Every year the student group that I advise, Active Minds, hosts a mental health panel in which students with a mental illness share their stories. A few years ago, during the Q and A portion of the program, I asked the students to say what other people can do to be helpful to someone who is in pain.
I have written often about how, in our attempts to be helpful, we say unhelpful things. We give unwanted advice. Tell people to push through. To look on the bright side. To count their blessings. Or perhaps we are so afraid that we will say the wrong thing that we say nothing at all. Pretend that we don’t see their suffering.
Occasionally students will make an appointment to ask for advice on how to help someone in pain. And the advice that I usually give is to ask the person what they can do to be helpful. But often we don’t know what will be helpful because we are so unaccustomed to caring for ourselves, to practicing self-compassion. So I was genuinely curious about what the students on the panel had to say about what they found most helpful.
All of the students essentially gave the same answer: the thing that they found the most helpful was to have someone be fully present. To listen. To let them be sad, anxious, angry, or whatever else they were feeling. So seemingly simple, yet difficult to do.
I teach clients how to practice mindfulness and self-compassion because we can’t control whether other people will be fully present, but we can always choose to be present with ourselves. And until we are able to sit with our own feelings, we cannot bear witness to other people’s pain.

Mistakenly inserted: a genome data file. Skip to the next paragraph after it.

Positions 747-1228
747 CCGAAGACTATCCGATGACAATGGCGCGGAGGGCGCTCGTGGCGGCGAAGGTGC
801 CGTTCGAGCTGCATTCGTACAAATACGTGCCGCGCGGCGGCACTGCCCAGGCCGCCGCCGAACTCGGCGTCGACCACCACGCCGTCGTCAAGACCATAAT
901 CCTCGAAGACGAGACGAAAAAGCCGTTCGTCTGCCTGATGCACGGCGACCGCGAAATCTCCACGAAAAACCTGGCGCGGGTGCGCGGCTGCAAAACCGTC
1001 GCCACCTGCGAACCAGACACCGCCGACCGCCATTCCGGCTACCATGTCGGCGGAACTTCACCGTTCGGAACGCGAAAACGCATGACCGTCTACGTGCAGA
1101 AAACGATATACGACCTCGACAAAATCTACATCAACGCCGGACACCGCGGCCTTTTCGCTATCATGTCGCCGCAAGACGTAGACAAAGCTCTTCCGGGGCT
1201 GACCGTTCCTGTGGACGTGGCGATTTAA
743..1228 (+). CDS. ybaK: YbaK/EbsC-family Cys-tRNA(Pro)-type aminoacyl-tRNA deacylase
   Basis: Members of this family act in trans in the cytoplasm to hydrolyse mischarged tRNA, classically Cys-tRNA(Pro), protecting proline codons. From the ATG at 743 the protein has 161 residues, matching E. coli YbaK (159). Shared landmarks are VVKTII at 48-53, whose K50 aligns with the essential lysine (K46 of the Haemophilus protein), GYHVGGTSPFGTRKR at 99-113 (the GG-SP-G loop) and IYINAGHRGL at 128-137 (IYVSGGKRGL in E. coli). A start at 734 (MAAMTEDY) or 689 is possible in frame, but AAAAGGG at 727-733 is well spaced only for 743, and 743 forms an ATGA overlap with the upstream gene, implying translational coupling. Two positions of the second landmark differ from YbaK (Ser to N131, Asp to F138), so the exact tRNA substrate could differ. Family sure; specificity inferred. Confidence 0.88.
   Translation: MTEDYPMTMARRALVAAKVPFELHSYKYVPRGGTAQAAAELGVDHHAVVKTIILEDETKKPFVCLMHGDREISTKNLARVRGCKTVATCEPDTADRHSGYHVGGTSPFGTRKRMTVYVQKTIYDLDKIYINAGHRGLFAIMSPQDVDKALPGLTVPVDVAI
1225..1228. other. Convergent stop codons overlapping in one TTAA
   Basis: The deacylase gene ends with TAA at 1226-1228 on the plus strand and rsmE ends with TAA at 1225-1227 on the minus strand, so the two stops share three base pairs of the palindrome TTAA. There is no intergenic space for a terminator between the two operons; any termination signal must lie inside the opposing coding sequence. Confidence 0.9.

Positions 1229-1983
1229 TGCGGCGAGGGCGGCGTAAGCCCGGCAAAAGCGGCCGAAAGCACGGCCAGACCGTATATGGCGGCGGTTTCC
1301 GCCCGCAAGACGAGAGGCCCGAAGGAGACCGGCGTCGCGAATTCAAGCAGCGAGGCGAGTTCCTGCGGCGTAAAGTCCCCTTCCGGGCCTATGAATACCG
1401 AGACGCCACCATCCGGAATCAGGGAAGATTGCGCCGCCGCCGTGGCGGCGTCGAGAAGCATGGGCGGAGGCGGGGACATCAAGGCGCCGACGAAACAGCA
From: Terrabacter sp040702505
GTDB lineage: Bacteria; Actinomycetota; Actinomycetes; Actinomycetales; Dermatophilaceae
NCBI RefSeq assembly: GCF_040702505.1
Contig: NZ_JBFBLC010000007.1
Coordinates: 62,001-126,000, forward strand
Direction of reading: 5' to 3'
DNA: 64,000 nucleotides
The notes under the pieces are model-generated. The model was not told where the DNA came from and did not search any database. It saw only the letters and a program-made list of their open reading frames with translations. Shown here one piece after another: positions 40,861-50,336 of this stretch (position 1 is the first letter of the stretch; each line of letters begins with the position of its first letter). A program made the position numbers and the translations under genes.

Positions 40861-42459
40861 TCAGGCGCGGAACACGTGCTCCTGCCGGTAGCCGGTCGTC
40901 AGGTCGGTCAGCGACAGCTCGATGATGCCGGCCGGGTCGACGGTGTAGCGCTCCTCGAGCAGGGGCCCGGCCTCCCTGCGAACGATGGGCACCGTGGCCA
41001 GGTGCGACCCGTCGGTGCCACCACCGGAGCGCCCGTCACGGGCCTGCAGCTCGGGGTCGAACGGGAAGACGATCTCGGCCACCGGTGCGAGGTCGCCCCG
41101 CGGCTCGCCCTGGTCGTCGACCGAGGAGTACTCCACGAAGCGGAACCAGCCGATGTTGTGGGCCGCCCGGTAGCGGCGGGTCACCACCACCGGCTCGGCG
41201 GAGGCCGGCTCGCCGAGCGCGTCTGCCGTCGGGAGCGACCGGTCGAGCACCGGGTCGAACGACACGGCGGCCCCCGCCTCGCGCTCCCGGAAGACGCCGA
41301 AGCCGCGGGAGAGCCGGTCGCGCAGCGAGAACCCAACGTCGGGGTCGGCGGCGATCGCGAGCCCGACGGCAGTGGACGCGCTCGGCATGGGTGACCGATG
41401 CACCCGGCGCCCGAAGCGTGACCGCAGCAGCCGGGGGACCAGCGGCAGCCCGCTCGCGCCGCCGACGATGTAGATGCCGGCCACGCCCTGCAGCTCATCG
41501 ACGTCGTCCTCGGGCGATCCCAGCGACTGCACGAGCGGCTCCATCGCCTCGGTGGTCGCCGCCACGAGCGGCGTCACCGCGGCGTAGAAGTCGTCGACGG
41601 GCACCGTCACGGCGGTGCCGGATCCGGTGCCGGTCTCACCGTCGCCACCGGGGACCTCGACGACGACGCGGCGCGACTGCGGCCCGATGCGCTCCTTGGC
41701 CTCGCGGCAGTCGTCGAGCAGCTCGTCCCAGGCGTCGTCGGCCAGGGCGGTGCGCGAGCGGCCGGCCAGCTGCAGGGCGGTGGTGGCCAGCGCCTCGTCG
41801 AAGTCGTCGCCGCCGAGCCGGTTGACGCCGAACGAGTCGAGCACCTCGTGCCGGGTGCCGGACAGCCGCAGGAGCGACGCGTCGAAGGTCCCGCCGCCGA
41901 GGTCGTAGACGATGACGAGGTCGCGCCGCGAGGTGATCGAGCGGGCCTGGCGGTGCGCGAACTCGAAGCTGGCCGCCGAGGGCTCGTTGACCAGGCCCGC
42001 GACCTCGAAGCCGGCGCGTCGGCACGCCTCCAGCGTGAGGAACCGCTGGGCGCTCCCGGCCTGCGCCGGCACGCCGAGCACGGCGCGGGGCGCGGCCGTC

Although it was not my conscious intent to use my blog for this purpose, often my posts are my attempts to practice being present with my pain. I keep a journal where I do the same thing. I read books on mindfulness and compassion. I meditate regularly. Nevertheless, when I wake up to another day of feeling anxious or depressed, or whatever crappy feeling I’m experiencing, I just want it to go away, just like everybody else.
I have started reading Wisdom and Compassion in Psychotherapy, and today’s chapter was on mindful presence. Tara Brach suggested that, whenever we are feeling something painful, we whisper to ourselves, “I consent.”
I have to admit, my first response when I read this was, what the? I consent? That’s a little more inviting than what I was going for in trying to be fully present. But it’s true that there’s this resistance that I feel in my mind and body when I don’t want to face something painful. This instinctive response to brace myself against it. And today while I was meditating I caught myself doing it and remembered to allow myself to feel the pain, and it did help.
So I’m going to try to give this strategy a shot. No matter what I’m feeling, I’m going to consent to it. Allow it to be heard and felt. I’ll let you know if anything interesting happens.